Cyclo-therapy: 'Even if it’s quackery, I can confirm that pedalling has the power to tackle the stresses of modern life

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My expanding waistline following a period of relative inactivity demonstrates the benefits of cycling to the body. But what can the sport offer the mind? It's a question I started to consider during a recent ride through Kent and Sussex. There was a moment as I found a rhythm on the gentle drag up into the Ashdown Forest when I realised the past few miles had been a total blank. Where had those minutes gone? What had I been thinking?

Nothing, I suppose – nothing at all. And that's weird for someone who doesn't do nothing. I'm the guy whose holidays have to be action-packed and who takes months to read a book. There are nights when my brain refuses to wind down and I can't sleep. I won't claim my thoughts are usually anything but banal but the point is: I'm incapable of emptying my mind. And yet, when I'm doing 20mph with my heart racing as fast as my wheels, I can achieve what feels close to a state of meditation.

Even when consciousness is restored, the action of turning pedals is so beautifully simple it barely involves the brain. What's left, unless you're concentrating on a lorry thundering by, is time in which to think, take stock and daydream. As an oft-quoted (by me at least) 1896 'New York Times' piece reads, cycling "yields a higher tone of mental exhilaration than other sports ... With the great speed there are the subtle glide and sway of skating, something of the yacht's rocking, a touch of the equestrian bounce, and a suggestion of flying. The effect of all this upon the mind is as wholesomely stimulating as is the exercise to the body."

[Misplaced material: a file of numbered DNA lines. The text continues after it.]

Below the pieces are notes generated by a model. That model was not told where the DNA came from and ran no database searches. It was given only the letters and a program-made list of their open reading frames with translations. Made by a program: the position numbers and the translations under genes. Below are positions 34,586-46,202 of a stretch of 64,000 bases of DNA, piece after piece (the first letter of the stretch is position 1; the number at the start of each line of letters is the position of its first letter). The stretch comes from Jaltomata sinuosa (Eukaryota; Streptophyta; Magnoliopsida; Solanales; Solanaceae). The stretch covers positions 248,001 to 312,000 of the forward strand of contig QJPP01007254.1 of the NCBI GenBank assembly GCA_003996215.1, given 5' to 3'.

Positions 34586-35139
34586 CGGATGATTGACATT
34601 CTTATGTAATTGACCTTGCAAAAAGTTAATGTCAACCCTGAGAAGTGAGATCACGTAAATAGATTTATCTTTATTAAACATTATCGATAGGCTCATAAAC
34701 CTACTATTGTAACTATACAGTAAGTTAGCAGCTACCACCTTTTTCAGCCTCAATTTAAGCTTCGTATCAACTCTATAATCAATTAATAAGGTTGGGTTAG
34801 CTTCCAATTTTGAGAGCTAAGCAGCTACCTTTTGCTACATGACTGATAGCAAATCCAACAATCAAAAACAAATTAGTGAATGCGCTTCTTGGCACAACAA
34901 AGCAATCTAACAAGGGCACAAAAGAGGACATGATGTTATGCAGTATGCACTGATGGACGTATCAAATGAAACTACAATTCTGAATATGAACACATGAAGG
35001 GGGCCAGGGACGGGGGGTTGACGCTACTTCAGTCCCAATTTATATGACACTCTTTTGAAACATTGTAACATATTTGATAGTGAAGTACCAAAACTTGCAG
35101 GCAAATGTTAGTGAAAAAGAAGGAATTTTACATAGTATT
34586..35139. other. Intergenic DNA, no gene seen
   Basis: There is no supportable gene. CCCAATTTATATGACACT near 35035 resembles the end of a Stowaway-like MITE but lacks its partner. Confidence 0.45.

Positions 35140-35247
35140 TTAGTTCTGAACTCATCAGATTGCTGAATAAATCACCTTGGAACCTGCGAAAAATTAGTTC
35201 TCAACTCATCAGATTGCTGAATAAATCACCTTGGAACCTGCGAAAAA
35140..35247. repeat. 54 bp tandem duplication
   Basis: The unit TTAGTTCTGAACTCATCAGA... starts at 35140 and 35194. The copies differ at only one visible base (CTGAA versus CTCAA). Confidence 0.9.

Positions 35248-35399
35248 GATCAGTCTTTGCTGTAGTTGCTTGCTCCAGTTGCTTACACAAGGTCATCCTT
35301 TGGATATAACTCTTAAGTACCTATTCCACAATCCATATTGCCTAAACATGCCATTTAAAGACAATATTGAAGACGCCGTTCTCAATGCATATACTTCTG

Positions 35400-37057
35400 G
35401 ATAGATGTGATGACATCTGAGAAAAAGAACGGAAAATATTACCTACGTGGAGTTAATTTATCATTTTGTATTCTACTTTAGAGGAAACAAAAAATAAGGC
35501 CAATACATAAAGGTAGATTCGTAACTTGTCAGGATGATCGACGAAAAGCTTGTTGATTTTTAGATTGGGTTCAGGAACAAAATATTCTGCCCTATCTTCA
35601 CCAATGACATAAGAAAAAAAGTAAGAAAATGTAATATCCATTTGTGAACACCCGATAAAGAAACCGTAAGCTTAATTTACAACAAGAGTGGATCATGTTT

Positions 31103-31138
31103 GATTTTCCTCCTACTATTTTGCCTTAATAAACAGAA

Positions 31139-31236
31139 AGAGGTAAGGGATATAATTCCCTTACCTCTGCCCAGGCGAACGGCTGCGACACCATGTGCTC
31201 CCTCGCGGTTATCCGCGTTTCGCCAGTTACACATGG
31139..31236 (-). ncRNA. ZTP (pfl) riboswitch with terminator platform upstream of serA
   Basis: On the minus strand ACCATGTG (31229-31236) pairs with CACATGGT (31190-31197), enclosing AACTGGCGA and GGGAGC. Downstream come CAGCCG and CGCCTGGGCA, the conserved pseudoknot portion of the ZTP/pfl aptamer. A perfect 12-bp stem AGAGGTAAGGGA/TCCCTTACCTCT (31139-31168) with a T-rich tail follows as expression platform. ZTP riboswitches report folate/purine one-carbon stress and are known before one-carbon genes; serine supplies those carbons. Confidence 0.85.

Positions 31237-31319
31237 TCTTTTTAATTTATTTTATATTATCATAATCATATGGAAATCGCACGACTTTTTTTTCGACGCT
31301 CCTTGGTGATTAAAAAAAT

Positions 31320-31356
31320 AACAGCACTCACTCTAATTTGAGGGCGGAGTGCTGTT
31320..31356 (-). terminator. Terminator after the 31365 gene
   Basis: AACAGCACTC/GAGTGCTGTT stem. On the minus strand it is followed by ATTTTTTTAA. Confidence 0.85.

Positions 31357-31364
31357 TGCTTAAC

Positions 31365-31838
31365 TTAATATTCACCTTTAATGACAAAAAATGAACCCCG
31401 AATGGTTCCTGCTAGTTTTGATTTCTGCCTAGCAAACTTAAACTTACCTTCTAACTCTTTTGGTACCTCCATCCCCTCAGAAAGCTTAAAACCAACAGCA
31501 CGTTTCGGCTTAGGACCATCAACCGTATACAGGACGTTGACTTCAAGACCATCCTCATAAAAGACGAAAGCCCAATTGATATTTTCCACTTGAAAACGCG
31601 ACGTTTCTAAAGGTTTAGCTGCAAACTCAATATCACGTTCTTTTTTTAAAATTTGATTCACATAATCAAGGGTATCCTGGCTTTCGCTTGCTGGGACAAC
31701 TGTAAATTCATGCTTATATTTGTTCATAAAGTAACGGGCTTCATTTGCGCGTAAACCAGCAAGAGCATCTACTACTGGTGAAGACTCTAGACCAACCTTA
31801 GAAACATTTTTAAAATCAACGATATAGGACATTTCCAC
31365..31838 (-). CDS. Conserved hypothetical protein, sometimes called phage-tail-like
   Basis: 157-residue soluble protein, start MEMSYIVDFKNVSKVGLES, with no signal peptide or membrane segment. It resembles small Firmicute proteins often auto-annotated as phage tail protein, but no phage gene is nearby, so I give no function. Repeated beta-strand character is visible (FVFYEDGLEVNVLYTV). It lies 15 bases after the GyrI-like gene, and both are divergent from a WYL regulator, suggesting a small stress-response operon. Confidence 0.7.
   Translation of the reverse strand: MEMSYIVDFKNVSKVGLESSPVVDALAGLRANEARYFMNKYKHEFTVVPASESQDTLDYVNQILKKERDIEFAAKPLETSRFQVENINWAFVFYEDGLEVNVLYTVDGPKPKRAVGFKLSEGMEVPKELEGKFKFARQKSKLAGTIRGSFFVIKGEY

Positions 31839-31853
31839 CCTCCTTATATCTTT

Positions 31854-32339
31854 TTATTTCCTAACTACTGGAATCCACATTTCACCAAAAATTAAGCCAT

Scientists have long tried to establish whether meditation can improve one's health. Some experts have observed increased activity in the area of the brain linked to happiness and enthusiasm. Even if it's quackery, I will confirm that pedalling has the power to tackle the stresses of modern life. After all, "Melancholy," the writer James E Starrs has said, "is incompatible with bicycling." And as for the sport's power to stimulate thought, take this quote often attributed to the cycling physicist Albert Einstein. Of his Theory of Relativity he is supposed to have said: "I thought of it while riding my bicycle."

s.usborne@independent.co.uk or see independent.co.uk/cyclotherapy

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